Milwaukee County Supervisor John Weishan Jr. is pushing for the replacement of lead pipes connected to property owners’ water meters known as “laterals” with two new proposals, put forward during the Transportation, Public Works and Transit Committee meeting last Wednesday. “It’s about time the local government took action to address the lead crisis in our community,” he declared.
The committee voted unanimously to approve Supervisor Weishan’s resolution, authorizing a $550,000 loan program to any Milwaukee County resident, regardless of income, for lead removal. It also requires that lead remediation become a condition for the sale of county-acquired tax-foreclosed properties.
A second resolution, also proposed by Weishan, requests a full assessment of the extent of lead pipelines, service laterals, lead paint, and similar products across county facilities. It also seeks to establish protocols for testing lead in county facilities. The resolution, which passed, calls for a report “regarding the efforts made to protect county staff and the public from potential lead contamination in County facilities.”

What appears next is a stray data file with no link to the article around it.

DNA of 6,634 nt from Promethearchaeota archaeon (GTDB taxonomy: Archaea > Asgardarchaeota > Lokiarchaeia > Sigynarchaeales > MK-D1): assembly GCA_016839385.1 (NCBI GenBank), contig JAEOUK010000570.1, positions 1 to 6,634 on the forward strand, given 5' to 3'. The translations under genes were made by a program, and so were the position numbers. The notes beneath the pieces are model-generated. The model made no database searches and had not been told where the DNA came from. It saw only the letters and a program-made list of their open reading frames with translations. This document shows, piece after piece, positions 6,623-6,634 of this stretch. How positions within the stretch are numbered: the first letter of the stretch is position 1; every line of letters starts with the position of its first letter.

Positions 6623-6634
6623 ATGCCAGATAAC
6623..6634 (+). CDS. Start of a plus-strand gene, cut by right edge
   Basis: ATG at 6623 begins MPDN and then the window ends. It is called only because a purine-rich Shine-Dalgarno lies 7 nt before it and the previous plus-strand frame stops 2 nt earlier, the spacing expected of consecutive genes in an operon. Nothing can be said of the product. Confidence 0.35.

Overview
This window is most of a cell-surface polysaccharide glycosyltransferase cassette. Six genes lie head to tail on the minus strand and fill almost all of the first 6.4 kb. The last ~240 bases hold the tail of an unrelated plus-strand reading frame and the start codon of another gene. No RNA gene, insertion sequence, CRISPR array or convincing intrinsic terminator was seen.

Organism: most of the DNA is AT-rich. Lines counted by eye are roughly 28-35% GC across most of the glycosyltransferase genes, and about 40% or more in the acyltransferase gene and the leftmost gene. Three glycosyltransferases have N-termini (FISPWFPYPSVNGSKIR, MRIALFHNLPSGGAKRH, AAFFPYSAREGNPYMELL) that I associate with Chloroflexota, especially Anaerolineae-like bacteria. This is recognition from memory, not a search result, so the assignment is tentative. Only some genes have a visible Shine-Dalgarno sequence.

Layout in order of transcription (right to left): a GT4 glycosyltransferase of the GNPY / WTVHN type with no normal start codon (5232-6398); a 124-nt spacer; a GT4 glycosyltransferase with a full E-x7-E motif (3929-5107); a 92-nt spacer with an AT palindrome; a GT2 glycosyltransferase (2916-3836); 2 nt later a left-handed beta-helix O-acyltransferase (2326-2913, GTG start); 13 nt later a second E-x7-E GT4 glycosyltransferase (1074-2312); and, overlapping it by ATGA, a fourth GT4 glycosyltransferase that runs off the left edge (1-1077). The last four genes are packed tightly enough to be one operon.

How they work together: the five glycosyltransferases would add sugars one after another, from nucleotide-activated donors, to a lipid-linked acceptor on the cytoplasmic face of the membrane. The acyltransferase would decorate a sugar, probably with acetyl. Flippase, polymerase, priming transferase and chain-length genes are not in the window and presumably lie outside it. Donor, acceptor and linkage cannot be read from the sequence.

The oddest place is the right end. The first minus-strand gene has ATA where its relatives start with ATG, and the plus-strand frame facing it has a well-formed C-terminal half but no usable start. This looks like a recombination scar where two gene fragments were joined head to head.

The U.S. Environmental Protection Agency and the Centers for Disease Control and Prevention agree that no level of lead contamination is safe. Milwaukee, Racine, and Watertown were among the top 10 jurisdictions with the highest rates of lead poisoning, according to a 2016 report by the Wisconsin Department of Health Services. This is largely due to a high number of old housing units in these areas.
Gov. Tony Evers declared 2019 the “year of clean drinking water” in Wisconsin after taking office. More than 200,000 lead service lines are scattered across the Badger State, with some 77,000 in Milwaukee. Lead lateral removal became a key issue in the budget battle, during which Republicans struck down a proposed $40 million to address the issue statewide. Rep. John Nygren (R-Marinette), and others, argued that it wasn’t a fair proposal for taxpayers because too much funding would go to Milwaukee.
“I’ve been urging action on lead remediation for years, but my appeals seem to have fallen on deaf ears,” Supervisor Weishan said in the committee meeting. “With this proposal, we’re putting real money towards the problem so homeowners can replace the lead laterals to their homes.”